Hedge Funds and the Asian Currency Crisis of 1997
We test the hypothesis that hedge funds were responsible for the crash in the Asian currencies in late 1997. To do so, we develop estimates of the changing positions of the largest ten currency funds in one currency, the Malaysian ringgit and to a basket of Asian currencies. Our methodology is adapted from the Sharpe's (1992) style analysis approach that decomposes fund returns. We find that the net long or short positions in the ringgit or its correlates did fluctuate dramatically over the last four years. However, these fluctuations were not associated with moves in the exchange rate. The estimated net positions of the major funds were not unusual during the crash period, nor were the profits of the funds during the crisis. In sum, we find no empirical evidence to support the hypothesis that George Soros, or any other hedge fund manager was responsible for the crisis.
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|Date of creation:||13 Jan 1998|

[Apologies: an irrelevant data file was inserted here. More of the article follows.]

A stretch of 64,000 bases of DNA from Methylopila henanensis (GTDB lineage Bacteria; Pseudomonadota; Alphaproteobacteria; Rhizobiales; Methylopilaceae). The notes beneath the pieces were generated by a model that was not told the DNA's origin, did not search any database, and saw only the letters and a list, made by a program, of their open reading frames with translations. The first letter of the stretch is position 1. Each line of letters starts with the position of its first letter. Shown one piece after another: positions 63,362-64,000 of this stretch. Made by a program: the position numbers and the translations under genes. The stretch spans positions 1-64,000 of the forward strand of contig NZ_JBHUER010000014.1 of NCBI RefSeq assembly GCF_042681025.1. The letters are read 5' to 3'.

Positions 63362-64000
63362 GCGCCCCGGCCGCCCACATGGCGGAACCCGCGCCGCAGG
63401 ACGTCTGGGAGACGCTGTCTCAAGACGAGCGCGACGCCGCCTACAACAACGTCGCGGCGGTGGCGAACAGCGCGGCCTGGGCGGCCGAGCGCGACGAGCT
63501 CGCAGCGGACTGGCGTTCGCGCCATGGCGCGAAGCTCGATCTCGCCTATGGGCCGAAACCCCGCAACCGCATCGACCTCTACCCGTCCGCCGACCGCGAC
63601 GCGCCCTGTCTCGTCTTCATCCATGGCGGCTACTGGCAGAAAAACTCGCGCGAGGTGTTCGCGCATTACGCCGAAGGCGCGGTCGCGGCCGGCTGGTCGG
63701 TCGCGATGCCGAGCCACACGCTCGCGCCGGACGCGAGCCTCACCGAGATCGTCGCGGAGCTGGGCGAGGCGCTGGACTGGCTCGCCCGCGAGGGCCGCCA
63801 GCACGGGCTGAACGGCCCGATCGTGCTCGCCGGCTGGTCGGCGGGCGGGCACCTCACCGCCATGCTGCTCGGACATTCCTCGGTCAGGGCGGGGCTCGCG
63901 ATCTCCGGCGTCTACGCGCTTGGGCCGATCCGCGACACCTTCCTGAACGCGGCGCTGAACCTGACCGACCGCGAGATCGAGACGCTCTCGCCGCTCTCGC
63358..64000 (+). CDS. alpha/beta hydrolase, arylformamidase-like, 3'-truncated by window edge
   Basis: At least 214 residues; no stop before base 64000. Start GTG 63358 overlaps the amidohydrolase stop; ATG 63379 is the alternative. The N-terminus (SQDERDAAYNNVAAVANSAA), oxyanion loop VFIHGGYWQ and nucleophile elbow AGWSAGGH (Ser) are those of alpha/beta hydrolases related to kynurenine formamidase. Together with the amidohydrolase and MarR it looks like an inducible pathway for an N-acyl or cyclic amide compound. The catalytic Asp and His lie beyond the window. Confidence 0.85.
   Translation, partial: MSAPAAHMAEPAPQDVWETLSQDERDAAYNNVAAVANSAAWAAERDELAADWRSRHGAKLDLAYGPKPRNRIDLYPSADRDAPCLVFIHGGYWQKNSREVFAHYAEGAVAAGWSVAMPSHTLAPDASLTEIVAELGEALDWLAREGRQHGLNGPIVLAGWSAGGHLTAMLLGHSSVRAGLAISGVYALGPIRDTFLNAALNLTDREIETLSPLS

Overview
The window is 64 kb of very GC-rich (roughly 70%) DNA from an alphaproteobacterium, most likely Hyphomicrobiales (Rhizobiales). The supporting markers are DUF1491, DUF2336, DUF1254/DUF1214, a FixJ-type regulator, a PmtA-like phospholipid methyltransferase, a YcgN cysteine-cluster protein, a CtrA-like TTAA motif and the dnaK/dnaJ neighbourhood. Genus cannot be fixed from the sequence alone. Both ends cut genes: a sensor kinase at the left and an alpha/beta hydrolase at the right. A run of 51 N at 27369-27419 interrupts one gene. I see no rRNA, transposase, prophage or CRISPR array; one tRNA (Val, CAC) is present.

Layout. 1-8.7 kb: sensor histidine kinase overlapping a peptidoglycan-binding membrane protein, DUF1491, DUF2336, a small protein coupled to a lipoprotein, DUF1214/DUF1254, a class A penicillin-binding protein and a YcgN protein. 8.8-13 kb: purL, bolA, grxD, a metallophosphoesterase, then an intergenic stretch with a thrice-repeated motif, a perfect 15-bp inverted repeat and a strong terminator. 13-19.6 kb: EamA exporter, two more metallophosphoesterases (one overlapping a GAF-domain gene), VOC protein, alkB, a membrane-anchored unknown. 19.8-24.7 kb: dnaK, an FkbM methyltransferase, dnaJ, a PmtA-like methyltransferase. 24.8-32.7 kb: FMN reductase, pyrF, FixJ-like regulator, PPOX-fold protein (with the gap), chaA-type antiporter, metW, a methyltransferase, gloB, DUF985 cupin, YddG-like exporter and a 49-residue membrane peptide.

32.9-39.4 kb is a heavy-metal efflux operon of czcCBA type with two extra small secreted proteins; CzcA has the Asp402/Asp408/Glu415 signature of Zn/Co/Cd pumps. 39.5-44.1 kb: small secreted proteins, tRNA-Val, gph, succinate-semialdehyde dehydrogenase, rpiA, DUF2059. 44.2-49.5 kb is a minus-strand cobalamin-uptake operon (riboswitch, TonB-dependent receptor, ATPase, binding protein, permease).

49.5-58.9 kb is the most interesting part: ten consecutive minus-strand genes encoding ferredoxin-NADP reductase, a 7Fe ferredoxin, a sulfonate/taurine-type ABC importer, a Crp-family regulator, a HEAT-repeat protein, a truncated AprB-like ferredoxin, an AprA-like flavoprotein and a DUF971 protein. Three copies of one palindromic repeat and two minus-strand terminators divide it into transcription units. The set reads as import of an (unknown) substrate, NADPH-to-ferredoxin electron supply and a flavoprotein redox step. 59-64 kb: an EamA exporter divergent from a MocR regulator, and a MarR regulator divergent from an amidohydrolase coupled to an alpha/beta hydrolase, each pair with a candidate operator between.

|Contact details of provider:|| Postal: U.S.A.; New York University, Leonard N. Stern School of Business, Department of Economics . 44 West 4th Street. New York, New York 10012-1126|
Phone: (212) 998-0100
Web page: http://w4.stern.nyu.edu/finance/
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- Fung, William & Hsieh, David A, 1997. "Empirical Characteristics of Dynamic Trading Strategies: The Case of Hedge Funds," Review of Financial Studies, Society for Financial Studies, vol. 10(2), pages 275-302.
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